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David Epstein’s The Sports Gene

Over the Christmas break I finally sat down and finished David Epstein’s the Sports Gene…and 3 months later have now found some time talk about it.

Highly recommended! An enjoyable read and full of complex information presented simply.

I also found that, unlike previous books on athletic development, Epstein doesn’t try to convince us that nature (or nurture) plays a more important role, but rather provides interesting examples of how form determines function.

A few of my favourite points:

Possessing a certain gene variant in your DNA can predispose you tendon injury. Hmm. Future implications for rehab. Although tempting to start telling some of my clients, it’s not me – it’s you. 🙂


The length and tissue quality of your Achilles tendon can determine jumping and running ability.

A longer and stiffer tendon makes for a better runner and jumper. Why coaches and conditioning professionals are trying to create muscular stiffness in their athletes. See my article on dialing in your run warm-up and “priming” muscle stiffness.


Long, thin lower legs (calf/ankle) make for a more efficient runner…in case you hadn’t noticed the size of most runners’ legs.


Did you grow up at an altitude of 6000-9000 feet? Me neither. Too bad for us. We missed out on some critical cardiovascular adaptations during our formative years.


And the point most relevant to my current sporting endeavours:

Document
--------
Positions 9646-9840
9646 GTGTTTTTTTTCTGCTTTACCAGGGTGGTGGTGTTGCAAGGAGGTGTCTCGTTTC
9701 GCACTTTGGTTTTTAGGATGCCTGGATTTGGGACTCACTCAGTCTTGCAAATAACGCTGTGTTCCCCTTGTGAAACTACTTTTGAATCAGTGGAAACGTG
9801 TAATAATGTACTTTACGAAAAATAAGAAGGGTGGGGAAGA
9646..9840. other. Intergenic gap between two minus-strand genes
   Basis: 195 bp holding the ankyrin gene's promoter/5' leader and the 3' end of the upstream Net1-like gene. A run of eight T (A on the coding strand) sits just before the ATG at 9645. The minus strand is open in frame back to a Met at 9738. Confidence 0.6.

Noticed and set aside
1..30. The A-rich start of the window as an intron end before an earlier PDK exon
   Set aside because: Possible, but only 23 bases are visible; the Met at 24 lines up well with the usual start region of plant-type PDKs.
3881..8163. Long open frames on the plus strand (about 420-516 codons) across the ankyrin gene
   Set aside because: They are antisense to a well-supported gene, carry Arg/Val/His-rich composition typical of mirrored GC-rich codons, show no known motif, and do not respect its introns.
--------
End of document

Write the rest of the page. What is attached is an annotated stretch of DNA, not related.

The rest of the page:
From Google books

From Google books

“…small humans have a larger skin surface area compared with the volume of their body. The greater one’s surface area compared with volume, the better the human radiator and the more quickly the body unloads heat.”

Dammit. I am also exactly 5’8”

Slightly dream crushing for me as most of the high-profile XTERRA races take place in hot and humid climates. However, it does explain the trend in decreasing height and size of the athletes making it onto the podium at World Championships since the event moved to the more humid and less technical course in Kapaula, Maui.

And may also explain the Canadian meltdown at that event! We are all very fit and slim, but Mel, CJ, Danelle and I are all > 5’8”…and have had dismal results at worlds the past 2 years (sorry girls, but its true!). Maybe we need to reevaluate our heat prep plan.

Obviously there are many more factors that contribute to a successful outcome on race day, but this is an interesting correlation.


I think we are going to see a lot more DNA-determined training and rehab plans over the next few years. Already, here are a few more examples:

DNA testing and performance and injury prevention in the Star

The Science of Sport: the rise of Kenya 


In the meantime, remember – just because one plan worked for one person (or even many people!), doesn’t mean it will work for you!

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